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Where does light come from?

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By Kay CliffordEarly Years Leader and adult tutor

With strong links to the Key Stage 1 science curriculum, this poster offers a basic explanation of where light comes from and how we see plus instructions for making a rainbow.


While there are a few technical words in this text that the children will need support with, the poster can be read during shared reading with Year 1 and 2. Year 2 children could use it independently to find out information.

Shared reading

  • Download the poster and use the IWB torch tool to reveal parts of it. Show headings, a diagram, bullet points, and a photograph. What sort of poster is it? What is it about?
  • What can the children remember about non-fiction texts?
  • Choose a section to read together. Remind the children to use phonics to sound out words.
  • Were any of the words new to them? Discuss one word. Can anyone explain what it means? Start a glossary.
  • Read the other sections through together, adding new words to the glossary as you find them.
  • Ask the children how we can use the text to find the answer to a question – eg, What is the main place light comes from? Model using the headings to find the answer.
  • Note down other questions that can’t be answered using the text. Help the children to answer them by using books or the internet.

Previous learning

Children should: be able to distinguish fiction/non-fiction texts and different purposes for reading them; recognise the features that shape non-fiction texts; recognise automatically an increasing number of familiar HF words.


Collect: non-fiction books about light and colour; prisms; shallow trays for water; mirrors; white paper/card.

Group and guided activities

  • Read the instructions for ‘How to make your own rainbow’. Encourage the children to try this activity independently. Model writing an explanation of what you did and what you discovered.
  • Ask the children to make a colour chart, using the IWB or a basic word processing package, for the Reception or Nursery children to use. Show each colour and write the word next to it, spelled clearly and accurately.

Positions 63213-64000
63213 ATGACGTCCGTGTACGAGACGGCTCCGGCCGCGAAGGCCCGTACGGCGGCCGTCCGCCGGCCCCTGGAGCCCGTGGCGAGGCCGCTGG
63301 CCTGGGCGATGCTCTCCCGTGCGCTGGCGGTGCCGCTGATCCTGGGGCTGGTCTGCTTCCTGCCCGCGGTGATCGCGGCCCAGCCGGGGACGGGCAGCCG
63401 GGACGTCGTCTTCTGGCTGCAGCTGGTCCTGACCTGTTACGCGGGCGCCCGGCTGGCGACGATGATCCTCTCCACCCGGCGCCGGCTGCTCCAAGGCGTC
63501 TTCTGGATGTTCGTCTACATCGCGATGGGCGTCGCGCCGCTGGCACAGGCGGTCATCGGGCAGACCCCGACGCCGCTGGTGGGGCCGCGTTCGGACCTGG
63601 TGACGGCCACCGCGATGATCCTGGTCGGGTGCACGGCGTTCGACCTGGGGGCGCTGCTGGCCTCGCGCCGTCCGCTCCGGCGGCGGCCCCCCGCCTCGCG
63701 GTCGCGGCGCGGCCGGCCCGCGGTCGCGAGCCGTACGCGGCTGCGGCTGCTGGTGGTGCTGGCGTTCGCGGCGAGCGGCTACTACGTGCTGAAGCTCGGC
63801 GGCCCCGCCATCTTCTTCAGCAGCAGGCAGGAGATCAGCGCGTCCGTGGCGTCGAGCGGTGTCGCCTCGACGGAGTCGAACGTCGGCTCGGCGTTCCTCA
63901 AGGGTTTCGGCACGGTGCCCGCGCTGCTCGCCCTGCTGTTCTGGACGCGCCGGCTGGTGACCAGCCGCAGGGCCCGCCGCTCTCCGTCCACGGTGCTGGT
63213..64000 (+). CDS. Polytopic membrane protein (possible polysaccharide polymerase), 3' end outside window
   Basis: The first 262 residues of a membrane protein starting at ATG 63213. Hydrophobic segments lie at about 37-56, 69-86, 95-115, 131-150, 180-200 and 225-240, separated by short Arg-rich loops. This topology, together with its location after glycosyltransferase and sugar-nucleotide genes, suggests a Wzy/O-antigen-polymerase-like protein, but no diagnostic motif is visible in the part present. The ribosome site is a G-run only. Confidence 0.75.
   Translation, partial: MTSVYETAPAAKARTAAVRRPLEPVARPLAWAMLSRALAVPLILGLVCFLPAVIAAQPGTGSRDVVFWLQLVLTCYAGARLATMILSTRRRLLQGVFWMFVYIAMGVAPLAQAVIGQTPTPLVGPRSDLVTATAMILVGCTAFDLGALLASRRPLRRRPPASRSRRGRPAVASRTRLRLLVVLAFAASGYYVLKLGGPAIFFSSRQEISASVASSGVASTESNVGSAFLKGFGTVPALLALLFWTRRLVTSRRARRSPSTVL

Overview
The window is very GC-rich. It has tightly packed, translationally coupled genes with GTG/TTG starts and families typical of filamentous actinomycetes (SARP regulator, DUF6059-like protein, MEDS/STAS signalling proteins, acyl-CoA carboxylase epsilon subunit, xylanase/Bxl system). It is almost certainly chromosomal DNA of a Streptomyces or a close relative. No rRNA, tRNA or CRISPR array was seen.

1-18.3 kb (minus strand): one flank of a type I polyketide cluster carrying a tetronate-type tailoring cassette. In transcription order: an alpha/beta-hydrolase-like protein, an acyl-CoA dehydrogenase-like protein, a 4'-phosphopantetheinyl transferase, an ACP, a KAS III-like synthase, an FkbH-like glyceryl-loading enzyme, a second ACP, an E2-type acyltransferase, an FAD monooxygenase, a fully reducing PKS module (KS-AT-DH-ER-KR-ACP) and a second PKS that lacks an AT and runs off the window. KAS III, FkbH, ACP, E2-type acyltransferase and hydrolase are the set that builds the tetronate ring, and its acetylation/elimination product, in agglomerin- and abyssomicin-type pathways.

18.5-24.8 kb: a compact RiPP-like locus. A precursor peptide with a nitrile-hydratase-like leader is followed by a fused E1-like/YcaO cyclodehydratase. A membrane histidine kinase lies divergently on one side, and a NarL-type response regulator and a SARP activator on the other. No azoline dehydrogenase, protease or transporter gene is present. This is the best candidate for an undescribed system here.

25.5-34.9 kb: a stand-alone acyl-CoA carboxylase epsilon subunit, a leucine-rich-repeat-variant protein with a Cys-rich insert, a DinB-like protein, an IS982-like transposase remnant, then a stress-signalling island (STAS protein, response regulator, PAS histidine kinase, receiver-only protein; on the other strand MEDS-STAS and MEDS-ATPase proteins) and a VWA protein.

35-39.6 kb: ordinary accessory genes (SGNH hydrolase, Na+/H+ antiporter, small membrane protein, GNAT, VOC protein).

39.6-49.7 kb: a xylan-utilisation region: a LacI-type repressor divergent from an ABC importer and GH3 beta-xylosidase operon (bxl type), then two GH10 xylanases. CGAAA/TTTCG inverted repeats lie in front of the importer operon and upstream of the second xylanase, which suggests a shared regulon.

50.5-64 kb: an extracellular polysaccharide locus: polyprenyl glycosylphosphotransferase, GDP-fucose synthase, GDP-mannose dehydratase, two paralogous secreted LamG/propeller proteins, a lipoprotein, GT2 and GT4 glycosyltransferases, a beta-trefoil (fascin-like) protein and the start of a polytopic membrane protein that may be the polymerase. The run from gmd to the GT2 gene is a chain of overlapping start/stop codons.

• Challenge the children to find and list materials that are transparent. They might need to use a torch to investigate this.
  • Ask the children to look closely at their eyes using a mirror, then to draw and label the parts of their eye. Can they use non-fiction books to discover what the coloured part of their eye is called?

Using the activity sheet

Use the activity sheet to create a mind map of sources of light. Help the children to understand that light comes from different sources – natural, fire, electricity (mains and battery), reflective.

Key learning outcomes:

  • To read more challenging texts which can be decoded using acquired phonic knowledge and skills, along with automatic recognition of HF words;
  • To recognise the main elements that shape different texts;
  • To listen with sustained concentration, building new stores of words in different contexts.


Would some of your children find these activities too difficult or too easy? You can download a chart below, showing how to differentiate all of these activities.


Read some of the children’s questions and model how to use other non-fiction books to find the answers.


  1. taliah mulitalo
    on 10 July 2013

    all about light

    i like light because it helps us with things like when its its dark we have a light to help us see and when you need to look at night if some thing happend you can always use a torch, light up the roof and a light on your phone there is always something about light or some thing that you could use as light to see any thing.

  2. karla
    on 10 July 2013


    we should have light because it helps us see i love light do u light is very bright thats why we should have and us light

  3. Leano tosca
    on 27 March 2012

    needs improvement

    Dull and uninformative.the website design is so boring that i got tired just looking at it, my question is: was this website created for people who lack creativity. isn’t the point of educational material to spark interest?

    1out of 5